Average rent: $1,954

Just southwest of Mission Valley is Mission Hills, another family-friendly neighborhood that’s a bit more upscale…in part because it’s literally up on hills. This walkable San Diego neighborhood is home to nice views, unique homes, and stunning architecture. If you have children, it’s a beautiful, safe place to raise them among other families, all while living just a short walk to downtown. 

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North Park

Image Source: SharetheLove

Average rent: $1,521

Live in North Park long enough and you’ll find that the “Park” in North Park is rather ironic: North Park is known for having the city’s worst parking. But North Park is so centrally located (just northeast of downtown, and next to Balboa Park) that you won’t need a car. There are coffee shops, craft breweries, and indie boutiques dotting University Avenue to keep you occupied, and plenty of experiences for the many millennials who live in the neighborhood. Expect to find less families here and more young professionals enjoying themselves on their evenings and days off.

South Park

Image Source: San Diego Magazine

Average rent: $1,608

South of North Park is South Park, sandwiched between Balboa Park and I-15. This is where the North Park residents go when they’ve outgrown the millennial scene, flocking to South Park’s tree-lined streets, beautiful parks, and abundant coffee shops. It’s also one of the few neighborhoods in San Diego with a plethora of single-family homes, making it a destination for young families.


Image Source: Globella

Average rent: $1,814

Welcome to Hillcrest, San Diego’s very own gayborhood. Packed with bars and nightlife galore, Hillcrest is a popular neighborhood for the younger crowd, though its famous weekly farmer’s market is a draw for all ages. Hillcrest’s location is ideal, too: it’s just north of Balboa Park, making for a short commute downtown, and it’s a quick ride on I-8 to get to the beach. Altogether, Hillcrest is a perfect neighborhood for the adventurer who’s new to San Diego, as you’ll find the city easy to explore from here.

Bankers Hill

Image Source: San Diego Magazine

Average rent: $2,329

Just northwest of downtown lies one San Diego neighborhood that you either love or hate: Bankers Hill. Its location is ideal: right near Balboa Park and just out of downtown. Its homes are beautiful, often from the 19th Century due to the neighborhood’s long history. The problem is its proximity to the airport. Bankers Hill is directly in the lowest part of the airport’s flight path, meaning residents regularly find a thin coating of jet fuel on anything left outside. For those with asthma or respiratory issues, it can cause regular flare-ups. But if you don’t mind a bit of dirt and a lot of noise, Bankers Hill’s location and historic homes can be well worth it.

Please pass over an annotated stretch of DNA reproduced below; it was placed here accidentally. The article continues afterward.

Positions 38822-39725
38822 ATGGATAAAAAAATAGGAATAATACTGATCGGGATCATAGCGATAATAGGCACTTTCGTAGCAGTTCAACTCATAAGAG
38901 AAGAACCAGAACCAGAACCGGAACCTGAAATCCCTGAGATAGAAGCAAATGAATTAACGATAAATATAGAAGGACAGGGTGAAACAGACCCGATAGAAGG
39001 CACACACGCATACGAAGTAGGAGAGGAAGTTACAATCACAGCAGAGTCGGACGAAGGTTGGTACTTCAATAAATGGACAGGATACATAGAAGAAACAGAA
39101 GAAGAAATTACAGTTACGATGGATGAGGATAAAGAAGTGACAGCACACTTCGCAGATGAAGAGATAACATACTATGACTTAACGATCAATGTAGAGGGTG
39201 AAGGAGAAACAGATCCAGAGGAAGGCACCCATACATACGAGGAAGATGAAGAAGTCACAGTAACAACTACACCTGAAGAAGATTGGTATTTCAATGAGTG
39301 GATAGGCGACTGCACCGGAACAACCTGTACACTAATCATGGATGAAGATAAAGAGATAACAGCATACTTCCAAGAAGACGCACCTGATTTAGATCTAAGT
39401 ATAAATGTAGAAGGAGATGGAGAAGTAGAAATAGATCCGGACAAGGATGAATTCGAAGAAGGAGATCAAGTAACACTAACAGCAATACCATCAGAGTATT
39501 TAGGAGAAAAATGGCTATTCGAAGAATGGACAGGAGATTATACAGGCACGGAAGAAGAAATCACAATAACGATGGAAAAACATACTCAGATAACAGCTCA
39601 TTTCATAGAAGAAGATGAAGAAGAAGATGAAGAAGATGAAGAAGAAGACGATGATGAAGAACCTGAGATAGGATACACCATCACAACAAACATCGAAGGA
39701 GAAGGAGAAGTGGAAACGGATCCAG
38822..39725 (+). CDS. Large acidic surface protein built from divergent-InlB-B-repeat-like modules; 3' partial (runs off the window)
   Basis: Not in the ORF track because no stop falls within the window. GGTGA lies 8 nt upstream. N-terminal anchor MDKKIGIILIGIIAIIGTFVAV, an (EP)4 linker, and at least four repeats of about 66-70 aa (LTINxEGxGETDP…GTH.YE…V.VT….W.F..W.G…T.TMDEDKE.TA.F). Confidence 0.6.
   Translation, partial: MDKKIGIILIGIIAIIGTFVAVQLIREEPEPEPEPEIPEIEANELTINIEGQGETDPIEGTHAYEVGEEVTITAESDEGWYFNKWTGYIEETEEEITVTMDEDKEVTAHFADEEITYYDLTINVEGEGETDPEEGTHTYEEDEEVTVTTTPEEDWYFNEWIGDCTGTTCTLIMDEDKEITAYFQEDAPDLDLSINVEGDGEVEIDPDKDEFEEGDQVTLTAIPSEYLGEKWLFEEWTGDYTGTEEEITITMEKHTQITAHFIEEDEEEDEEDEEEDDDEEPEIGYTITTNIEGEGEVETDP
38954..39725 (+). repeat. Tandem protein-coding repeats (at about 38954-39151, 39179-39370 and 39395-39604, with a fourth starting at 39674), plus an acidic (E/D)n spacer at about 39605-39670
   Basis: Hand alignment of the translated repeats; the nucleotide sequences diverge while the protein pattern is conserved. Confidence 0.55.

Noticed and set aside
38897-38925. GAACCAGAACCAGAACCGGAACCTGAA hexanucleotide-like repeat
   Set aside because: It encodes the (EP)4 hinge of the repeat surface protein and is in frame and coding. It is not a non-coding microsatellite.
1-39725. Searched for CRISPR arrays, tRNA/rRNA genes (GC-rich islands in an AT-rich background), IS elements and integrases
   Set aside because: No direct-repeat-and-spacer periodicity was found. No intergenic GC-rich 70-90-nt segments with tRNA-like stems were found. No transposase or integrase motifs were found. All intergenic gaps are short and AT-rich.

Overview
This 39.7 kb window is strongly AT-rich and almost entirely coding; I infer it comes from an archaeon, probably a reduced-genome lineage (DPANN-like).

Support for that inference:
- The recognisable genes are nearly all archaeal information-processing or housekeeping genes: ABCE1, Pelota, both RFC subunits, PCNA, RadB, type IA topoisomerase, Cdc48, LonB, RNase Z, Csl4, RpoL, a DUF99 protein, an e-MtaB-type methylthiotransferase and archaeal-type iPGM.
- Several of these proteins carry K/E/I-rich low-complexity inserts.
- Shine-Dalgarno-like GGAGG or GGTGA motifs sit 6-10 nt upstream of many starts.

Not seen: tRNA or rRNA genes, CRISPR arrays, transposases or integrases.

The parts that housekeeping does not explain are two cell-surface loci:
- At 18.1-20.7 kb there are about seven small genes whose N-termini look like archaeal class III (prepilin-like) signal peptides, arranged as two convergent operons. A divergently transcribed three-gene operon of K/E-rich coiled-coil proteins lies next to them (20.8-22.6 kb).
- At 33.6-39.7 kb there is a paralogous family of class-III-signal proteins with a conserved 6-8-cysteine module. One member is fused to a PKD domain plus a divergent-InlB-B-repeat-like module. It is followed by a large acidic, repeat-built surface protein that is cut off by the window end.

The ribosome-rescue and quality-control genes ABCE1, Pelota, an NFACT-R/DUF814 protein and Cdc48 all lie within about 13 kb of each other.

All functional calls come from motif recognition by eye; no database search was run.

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Normal Heights

Image Source: San Diego Real Estate Hunter

Average rent: $1,500

If you’ve dreamed of owning a starter home in the city, Normal Heights is the San Diego neighborhood for you. This residential neighborhood has been gentrifying fast over the past decade, but has retained many of its charms throughout the process. It’s a diverse area with tasty restaurants and safe walking paths alike, all while being more affordable than its neighbors. While it’s not as family oriented as La Jolla or Carmel Valley, it’s an affordable, urban locale to start a family.

North San Diego Neighborhoods

As you head north in San Diego, you’ll start to see why the city is often called Silicon Beach. A number of the city’s biotech companies are located in its northern half, and the money they bring shows. But it’s also a more family-friendly, crime-free area, home to families and the elderly alike.

Carmel Valley

Image Source: San Diego Real Estate

Average rent: $2,748

For those families with a parent employed by San Diego’s bustling biotech industry, Carmel Valley is the idyllic choice. This planned community feels less like San Diego and more like its own distinctive micro-city. Carmel Valley is populated by high-ranking schools, making it almost a guarantee that your neighbors will all be families. While it feels like a parent’s dream, some former Carmel Valley residents do complain that the neighborhood feels downright sterile, its cookie-cutter houses lacking any personality. Nevertheless, it’s constantly ranked among the best San Diego neighborhoods to raise a child, making it well worth its while for families.

Kearny Mesa

Image Source: Trulia

Average rent: $2,031

For those who believe city life just isn’t for them, Kearny Mesa is the place to be. This neighborhood in northern San Diego is home to most of the city’s commercial and industrial land, but has an influx of new, high-end apartments that are a bargain compared to the rest of the city. The working crowds depart at 5pm, leaving Kearny Mesa quiet and relaxed, ideal for the older residents who have taken up here. Kearny Mesa does boast one other unique benefit: its variety of Asian supermarkets makes for some of the best food shopping in the city. 

Once you’ve decided which San Diego neighborhood is right for you, make sure you have the moving help you need. We can help with that. Dolly is here to help with on-demand moving in San Diego. Tell us a few details about your move, and we’ll match you with local pickup truck drivers and lifters who are ready to help, all for an affordable price with no hidden fees. With Dolly by your side, moving in San Diego is a breeze. 

Rent averages calculated by RentCafe.